Boris Gartner is CEO of LaLiga North America, a joint venture between LaLiga, Spain’s top-flight soccer competition and professional association, and Relevent Sports, a multinational media, sports and entertainment group.
Expanding sports properties internationally as a way of growing the popularity of the sport, as well as its leagues, teams and players, is not new. From strictly a business perspective, American leagues—including the NBA, Major League Baseball and the NFL—have been leaders, establishing international offices, taking teams on tour, hosting official games abroad and tailoring their product to cater to fans all over the world. From a fan and community perspective, they have understood they are competing for people’s attention in the broader entertainment industry, not just in sports. Clearly the efforts and investment have paid off.
In the past decade, European soccer leagues and teams have started to take a similar approach, with some more organized and aggressive than others. They have all understood that building a following outside their domestic market not only helps them develop their global fan base, but that doing it properly, and in key territories, directly increases the value of the media rights—the most important revenue line and the one where the most growth will occur in the next decade.
LaLiga has anchored its growth plan over the past three years doing just that. It has built a global presence through 11 regional offices and a network of 46 delegates in 43 countries, with a special focus in the U.S., through the creation in 2018 of LaLiga North America (a joint venture with Relevent Sports), and China (through a joint venture struck this year with Mediapro and Super Sports Media).
But if having a sound internationalization strategy was a key element for sustaining growth and offsetting mature domestic markets before, 2020 has made it clear that it’s now essential to survival. The effects of COVID-19 on the broader sports industry, and in this case on European leagues and teams, has put additional pressure on monetizing fans and followers around the world, primarily from international media rights and sponsorships.
The leagues that hadn’t really prioritized their international expansion before are now playing catch-up and will have to invest aggressively to compensate. With domestic revenues being challenged, however, the only path forward is to open up to outside investors, like we are seeing in Italy and Germany.
Most European soccer leagues and teams want a piece of the U.S. media market, but very few understand what it takes to build a real U.S. strategy or are unwilling to do it. It’s not as easy as getting a WeWork in New York and putting out a press release. The U.S. is the largest media market in the world, but it’s complex. It takes a long-term commitment, significant capital investment and on-the-ground resources that know the market and have a pulse on both the existing and future fan to actually break through. It’s about understanding the nuances of how the sport crosses over to the U.S., what to highlight and how to adapt.
LaLiga and Relevent Sports understood this early on when they decided to launch LaLiga North America. It was not enough for LaLiga to show up every three to four years to sell its media rights. It needed to control the market and own its destiny. It needed a dedicated team and the support of a local partner that could provide deep knowledge of the market and the key players to build relationships with and be invested in the league’s growth. It needed to develop a deep understanding of soccer, its audience and its growth to help drive the sport as a whole. It needed a long-term plan and an operation with independence to be flexible.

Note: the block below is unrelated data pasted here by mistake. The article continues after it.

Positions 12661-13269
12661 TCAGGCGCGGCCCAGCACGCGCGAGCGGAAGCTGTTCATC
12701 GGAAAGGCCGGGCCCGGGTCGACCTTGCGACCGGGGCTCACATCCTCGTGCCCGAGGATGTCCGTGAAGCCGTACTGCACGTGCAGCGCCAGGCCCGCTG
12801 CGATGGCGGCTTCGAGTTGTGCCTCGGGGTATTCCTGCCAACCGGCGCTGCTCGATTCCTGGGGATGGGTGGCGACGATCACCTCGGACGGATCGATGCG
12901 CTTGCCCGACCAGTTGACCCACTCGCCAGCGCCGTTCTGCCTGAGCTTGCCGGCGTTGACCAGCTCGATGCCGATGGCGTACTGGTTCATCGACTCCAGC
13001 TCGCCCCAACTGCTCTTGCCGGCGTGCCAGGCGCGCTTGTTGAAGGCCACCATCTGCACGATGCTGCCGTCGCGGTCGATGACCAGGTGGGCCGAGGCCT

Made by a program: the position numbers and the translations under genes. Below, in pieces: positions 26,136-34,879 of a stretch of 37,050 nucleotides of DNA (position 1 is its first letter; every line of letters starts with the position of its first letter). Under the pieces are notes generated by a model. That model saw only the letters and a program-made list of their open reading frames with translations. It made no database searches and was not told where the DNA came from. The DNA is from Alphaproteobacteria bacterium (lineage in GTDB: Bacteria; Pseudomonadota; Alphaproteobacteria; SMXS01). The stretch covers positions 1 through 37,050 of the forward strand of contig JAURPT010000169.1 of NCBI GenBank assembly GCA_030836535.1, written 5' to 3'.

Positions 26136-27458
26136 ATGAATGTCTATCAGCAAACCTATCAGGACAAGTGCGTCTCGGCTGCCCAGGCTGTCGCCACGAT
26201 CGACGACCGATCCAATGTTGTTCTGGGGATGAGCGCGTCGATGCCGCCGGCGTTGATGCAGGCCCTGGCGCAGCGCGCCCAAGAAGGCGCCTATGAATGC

The eternal debate about soccer being the “sport of the future” in the U.S. is over. Soccer is not a niche sport when you look at the changing demographics of the country. The U.S. is getting younger and multicultural. And these younger generations—millennials and Gen Z, the most diverse generations in history—have a stronger connection with soccer than previous generations.
A Pew Research Center study from 2020 showed that 48% of Gen Z is not white (within this group, 25% are Hispanic), compared with 39% of millennials (17% Hispanic), 30% of Gen X (12% Hispanic) and 18% of Early Boomers (4% Hispanics).
A 2017 Gallup poll showed that among adults aged 18-34, soccer was tied in second place with basketball as a favorite sport to watch, trailing only football. Some 11% of respondents put soccer at the top, alongside basketball, while 30% chose football. Only 6% of this demo chose baseball as their favorite sport to watch. This is particularly interesting when compared with all adults, where soccer was fourth at 7%, trailing baseball (9%), basketball (11%), and football (37%).
Multiple catalysts have helped the growth of soccer over the past years, including the dominance of the U.S. Women’s National Team, the wider availability of games from around the world on TV, OTT and digital services and more Americans playing in the top European leagues. All of those factors are cyclical, but the changes in demographics are not. This demographic reality is the main pillar that supports these other factors and guarantees that soccer in the U.S. will only continue to grow.
Prior to joining LaLiga North America, Gartner held executive positions at Grupo Televisa, Univision Communications, and Fusion Media and has been recognized by Leaders in Sport 2020 Leaders Under 40.